INTERVIEW WITH ACTOR, ACTIVIST HARRY BELAFONTE
NEW YORK — As a kid, Harry Belafonte was inspired by the Charlie Chaplin films that lampooned the industrial revolution and the Nazis. His appreciation for such films as ''The Great Dictator'' begat the inspiration he got from Sean O'Casey, Arthur Miller, Shakespeare, John Steinbeck, and Clifford Odets.
''All of these men are artists who had social and political conscience in everything they did,'' the entertainer said recently.
They knew their plays, books, and movies had power and could ''lead people to a vision and a truth,'' Belafonte said during a break from rehearsing at a Harlem theater.
That's why he's always felt you can't separate social reality from art. It also helps explain why he's worked so hard for certain social and political causes over the years: marching with the Rev. Martin Luther King Jr. to advance civil rights, working with Nelson Mandela to overturn apartheid, helping to organize the ''We Are the World'' effort for starving Africans and ''Hands Across America'' for the hungry here. In 1960, President Kennedy named him a cultural adviser to the Peace Corps, and he's served as a UN goodwill ambassador since 1987.
As an actor, he's also quite the activist. For the first time since ''Uptown Saturday Night'' two decades ago, Belafonte has starring roles in major movies.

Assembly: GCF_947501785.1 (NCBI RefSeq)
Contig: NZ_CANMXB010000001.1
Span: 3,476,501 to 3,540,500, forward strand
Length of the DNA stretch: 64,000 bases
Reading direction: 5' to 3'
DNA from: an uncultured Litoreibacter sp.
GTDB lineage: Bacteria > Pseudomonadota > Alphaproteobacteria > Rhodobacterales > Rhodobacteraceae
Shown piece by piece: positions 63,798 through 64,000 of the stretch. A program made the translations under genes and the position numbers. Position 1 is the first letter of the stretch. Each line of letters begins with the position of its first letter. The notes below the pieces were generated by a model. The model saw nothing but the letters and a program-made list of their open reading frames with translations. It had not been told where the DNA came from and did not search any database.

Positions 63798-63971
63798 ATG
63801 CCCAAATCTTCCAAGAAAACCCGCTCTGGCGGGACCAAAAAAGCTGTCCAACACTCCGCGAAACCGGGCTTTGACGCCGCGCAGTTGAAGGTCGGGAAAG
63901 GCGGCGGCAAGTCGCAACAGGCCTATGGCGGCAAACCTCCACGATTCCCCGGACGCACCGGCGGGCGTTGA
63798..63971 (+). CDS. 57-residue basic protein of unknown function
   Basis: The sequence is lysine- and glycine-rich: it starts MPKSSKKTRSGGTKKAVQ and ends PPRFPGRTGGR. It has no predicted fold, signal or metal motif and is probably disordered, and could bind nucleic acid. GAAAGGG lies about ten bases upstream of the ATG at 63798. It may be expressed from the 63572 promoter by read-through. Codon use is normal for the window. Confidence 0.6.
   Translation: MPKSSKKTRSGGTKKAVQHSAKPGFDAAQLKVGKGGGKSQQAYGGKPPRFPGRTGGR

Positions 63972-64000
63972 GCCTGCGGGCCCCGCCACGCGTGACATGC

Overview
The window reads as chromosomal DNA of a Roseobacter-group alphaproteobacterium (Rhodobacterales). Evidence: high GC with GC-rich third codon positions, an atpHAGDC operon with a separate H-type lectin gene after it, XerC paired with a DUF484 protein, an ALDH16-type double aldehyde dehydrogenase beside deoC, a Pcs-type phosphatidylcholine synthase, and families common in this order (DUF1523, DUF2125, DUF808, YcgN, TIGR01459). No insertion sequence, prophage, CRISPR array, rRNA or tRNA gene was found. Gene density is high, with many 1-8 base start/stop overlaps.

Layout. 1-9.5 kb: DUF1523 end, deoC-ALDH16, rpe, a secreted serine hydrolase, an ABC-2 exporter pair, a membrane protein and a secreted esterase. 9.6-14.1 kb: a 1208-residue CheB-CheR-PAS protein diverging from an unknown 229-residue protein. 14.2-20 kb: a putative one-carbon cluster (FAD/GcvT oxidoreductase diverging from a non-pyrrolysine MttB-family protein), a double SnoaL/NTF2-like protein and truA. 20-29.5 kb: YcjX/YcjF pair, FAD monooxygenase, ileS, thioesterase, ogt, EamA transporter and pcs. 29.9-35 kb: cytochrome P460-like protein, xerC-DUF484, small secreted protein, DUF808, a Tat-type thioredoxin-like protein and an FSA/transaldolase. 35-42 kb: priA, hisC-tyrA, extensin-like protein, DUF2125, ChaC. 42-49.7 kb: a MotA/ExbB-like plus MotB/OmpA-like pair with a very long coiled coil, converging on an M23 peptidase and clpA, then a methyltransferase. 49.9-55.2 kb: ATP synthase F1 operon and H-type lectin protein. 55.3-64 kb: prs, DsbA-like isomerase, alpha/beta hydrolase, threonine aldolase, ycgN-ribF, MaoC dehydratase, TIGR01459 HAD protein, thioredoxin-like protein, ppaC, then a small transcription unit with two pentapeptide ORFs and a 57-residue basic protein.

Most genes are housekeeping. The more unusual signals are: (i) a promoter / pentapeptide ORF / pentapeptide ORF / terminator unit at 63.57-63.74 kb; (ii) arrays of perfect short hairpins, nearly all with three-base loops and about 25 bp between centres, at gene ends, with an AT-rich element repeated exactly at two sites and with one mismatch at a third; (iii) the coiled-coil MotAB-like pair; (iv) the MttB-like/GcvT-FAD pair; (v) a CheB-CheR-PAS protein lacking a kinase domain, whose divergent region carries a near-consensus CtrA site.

In ''White Man's Burden,'' which opened nationwide Dec. 1, he plays a wealthy industrialist living in a world in which blacks are dominant and whites make up the underclass. He'll also be seen as a 1930s gangster in Robert Altman's upcoming ''Kansas City.''
''I guess if I really had to make my living exclusively off films, I would perhaps have done much more,'' he says. ''But I really didn't like so much of the material that was around and ... how the industry sought to probe into the inner recesses of the black experience.''
But two years ago, his friendships with directors Jonathan Demme and Altman led to discussions about subject matter that excited him. Also, he thought the way they wanted to portray blacks was ''very healthy,'' he says.
''I feel like I've been resurrected, and I'm in my second youth of life,'' Belafonte says. But perhaps more importantly than all of that, I'm doing pictures that are by and large on my terms.''